Nestled off the rugged west coast of Scotland, the Isle of Skye stands as a testament to the raw beauty of nature. Renowned for its dramatic landscapes, picturesque environment, and enchanting folklore, Skye is a haven for outdoor enthusiasts and nature lovers alike. One of the most immersive ways to experience the island’s unparalleled charm is by embarking on its breathtaking walking trails.

In this article, we invite you to lace up your hiking boots and join us on a journey through the ten best walks that the Isle of Skye has to offer. Each trail presents a unique blend of awe-inspiring vistas, diverse terrain, and a profound sense of connection with the island’s rich history. Whether you’re a seasoned hiker seeking a challenging ascent or a casual stroller looking to soak in the scenery, the Isle of Skye has a walk tailor-made for you.

Join us as we explore these ten unforgettable Isle of Skye walks, each promising a harmonious blend of adventure, tranquility, and the undeniable magic that defines this Scottish gem. Whether you’re a first-time visitor or a seasoned Skye enthusiast, these walks are bound to leave an indelible mark on your heart and soul. So, grab your map, embrace the spirit of exploration, and get ready to uncover the hidden treasures of the Isle of Skye, one step at a time.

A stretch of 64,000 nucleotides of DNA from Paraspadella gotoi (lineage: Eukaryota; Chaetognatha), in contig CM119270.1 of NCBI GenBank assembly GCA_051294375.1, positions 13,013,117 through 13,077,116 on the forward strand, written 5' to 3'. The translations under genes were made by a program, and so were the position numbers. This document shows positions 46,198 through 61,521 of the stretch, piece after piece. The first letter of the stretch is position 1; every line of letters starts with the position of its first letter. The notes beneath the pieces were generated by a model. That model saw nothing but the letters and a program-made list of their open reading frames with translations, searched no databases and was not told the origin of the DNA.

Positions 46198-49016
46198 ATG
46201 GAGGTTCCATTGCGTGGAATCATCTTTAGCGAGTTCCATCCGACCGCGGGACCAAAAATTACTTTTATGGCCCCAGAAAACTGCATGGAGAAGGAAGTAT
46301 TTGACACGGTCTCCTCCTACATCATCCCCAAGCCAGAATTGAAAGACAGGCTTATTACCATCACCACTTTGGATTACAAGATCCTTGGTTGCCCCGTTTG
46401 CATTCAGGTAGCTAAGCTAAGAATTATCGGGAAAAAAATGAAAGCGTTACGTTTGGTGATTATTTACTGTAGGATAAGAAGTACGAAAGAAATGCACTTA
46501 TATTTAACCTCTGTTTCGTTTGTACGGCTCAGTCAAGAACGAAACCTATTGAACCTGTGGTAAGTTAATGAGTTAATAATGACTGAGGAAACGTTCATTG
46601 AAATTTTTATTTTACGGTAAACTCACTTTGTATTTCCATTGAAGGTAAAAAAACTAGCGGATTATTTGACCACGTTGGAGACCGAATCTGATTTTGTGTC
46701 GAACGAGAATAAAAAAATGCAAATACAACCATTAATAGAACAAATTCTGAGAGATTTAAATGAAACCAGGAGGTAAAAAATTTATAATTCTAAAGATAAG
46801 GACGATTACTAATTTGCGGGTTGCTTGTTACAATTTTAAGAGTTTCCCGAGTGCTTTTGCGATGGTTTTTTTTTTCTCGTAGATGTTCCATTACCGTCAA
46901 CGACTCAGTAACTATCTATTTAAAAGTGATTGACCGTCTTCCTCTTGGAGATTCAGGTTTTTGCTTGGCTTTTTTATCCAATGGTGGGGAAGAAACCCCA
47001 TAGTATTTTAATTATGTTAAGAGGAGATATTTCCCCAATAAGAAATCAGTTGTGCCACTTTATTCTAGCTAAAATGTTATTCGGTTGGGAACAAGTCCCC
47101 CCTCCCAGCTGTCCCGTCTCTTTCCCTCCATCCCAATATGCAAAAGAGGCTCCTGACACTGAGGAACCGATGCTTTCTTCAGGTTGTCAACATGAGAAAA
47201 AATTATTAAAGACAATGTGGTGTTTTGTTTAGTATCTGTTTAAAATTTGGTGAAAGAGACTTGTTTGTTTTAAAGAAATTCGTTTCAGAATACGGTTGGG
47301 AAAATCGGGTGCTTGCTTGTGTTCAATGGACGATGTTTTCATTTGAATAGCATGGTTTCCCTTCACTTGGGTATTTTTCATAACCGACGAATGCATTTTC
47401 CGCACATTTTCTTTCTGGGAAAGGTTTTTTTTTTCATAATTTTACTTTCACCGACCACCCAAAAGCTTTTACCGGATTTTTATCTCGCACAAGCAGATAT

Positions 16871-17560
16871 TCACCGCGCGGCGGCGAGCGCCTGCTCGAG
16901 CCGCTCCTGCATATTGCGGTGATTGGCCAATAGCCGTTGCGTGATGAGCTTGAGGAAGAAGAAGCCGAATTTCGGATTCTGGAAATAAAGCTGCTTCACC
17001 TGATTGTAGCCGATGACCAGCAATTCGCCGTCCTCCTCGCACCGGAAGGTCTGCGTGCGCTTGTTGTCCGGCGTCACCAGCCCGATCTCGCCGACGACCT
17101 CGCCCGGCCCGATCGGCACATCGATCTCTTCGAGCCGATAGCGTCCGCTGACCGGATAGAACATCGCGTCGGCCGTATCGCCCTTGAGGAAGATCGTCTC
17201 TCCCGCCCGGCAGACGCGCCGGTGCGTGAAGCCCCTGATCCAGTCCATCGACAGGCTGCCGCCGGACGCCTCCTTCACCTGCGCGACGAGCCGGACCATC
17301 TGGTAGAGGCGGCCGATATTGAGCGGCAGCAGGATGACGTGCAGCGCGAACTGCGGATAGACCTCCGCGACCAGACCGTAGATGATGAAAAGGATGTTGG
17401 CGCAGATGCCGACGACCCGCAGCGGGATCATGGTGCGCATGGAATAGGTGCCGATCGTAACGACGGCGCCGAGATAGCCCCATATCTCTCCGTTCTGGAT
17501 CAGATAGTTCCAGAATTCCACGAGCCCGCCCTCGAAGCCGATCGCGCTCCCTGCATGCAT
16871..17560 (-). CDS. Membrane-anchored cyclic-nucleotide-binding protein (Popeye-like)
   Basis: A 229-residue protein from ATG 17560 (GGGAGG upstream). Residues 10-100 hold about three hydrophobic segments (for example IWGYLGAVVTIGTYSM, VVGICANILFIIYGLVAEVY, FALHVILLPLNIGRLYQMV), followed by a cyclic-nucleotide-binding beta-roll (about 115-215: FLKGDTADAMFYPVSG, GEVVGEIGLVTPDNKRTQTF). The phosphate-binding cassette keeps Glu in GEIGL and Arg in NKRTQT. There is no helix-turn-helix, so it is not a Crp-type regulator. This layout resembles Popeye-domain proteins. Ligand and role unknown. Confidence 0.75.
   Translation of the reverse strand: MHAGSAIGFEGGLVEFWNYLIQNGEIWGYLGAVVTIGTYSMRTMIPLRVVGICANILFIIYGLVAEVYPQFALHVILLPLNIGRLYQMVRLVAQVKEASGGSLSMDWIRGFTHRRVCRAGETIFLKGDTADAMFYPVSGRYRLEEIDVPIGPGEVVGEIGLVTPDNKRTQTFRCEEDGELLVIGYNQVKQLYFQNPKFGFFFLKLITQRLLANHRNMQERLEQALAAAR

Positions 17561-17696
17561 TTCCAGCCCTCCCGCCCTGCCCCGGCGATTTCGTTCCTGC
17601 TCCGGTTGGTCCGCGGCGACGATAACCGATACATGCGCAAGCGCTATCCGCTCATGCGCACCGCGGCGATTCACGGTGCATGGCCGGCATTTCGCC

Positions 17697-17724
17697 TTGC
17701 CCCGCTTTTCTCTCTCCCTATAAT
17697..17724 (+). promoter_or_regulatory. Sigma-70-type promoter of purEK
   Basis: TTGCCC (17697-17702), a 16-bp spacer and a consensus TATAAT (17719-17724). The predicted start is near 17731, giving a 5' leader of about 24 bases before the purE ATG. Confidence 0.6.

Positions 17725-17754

Walk One – Ben Aslak (5km – 2.5hrs)

Ben Aslak summit looking west to the Mainland hills. Credit: Alastair Jackson Photography

Some of the best views on Skye from this largely unclimbed 609 metre hill, which offers a tough walk over pathless terrain, but avoids the scrambling techniques required on the Black Cuillin, and the crowds on Skye’s larger hills. Park at the high point (279m) of the minor road to Kylerhea, just before a telecomms mast. There’s room for two cars here. Walk up the short road to the mast and onto the moorland. Take a direct route up the slopes of Beinn Bheag, slightly to your right, heading for the top of the deep gash that carries the start of the Kylerhea river. From here head in a south easterly direction to the summit of Ben Aslak. The panorama is incredible with especially good views back to the Glen Shiel and Knoydart mountains of the mainland.

Walk Two – Ord to Dun Scaith Castle (6km – 1.5hrs)

Eilean Ruaridh from close to Dun Scaith Castle. Credit: Alastair Jackson Photography

An easy walk above low cliffs with some of the best coastal views in the country. Heading south to Armadale on the A851 turn left onto the minor loop road marked Ord/Tarskavaig. After about 6km, you will come down the hill to the coast where there is a large gravel parking area at Ord. After exploring the beach and its views, simply head over the bridge, and follow the gently undulating coastline for a couple of kilometres to the ruins of Dun Scaith Castle. The castle, perched on a rock above Loch Eishort, was a stronghold of the Macleods before it became the principal seat of the MacDonalds of Skye in the 15th century.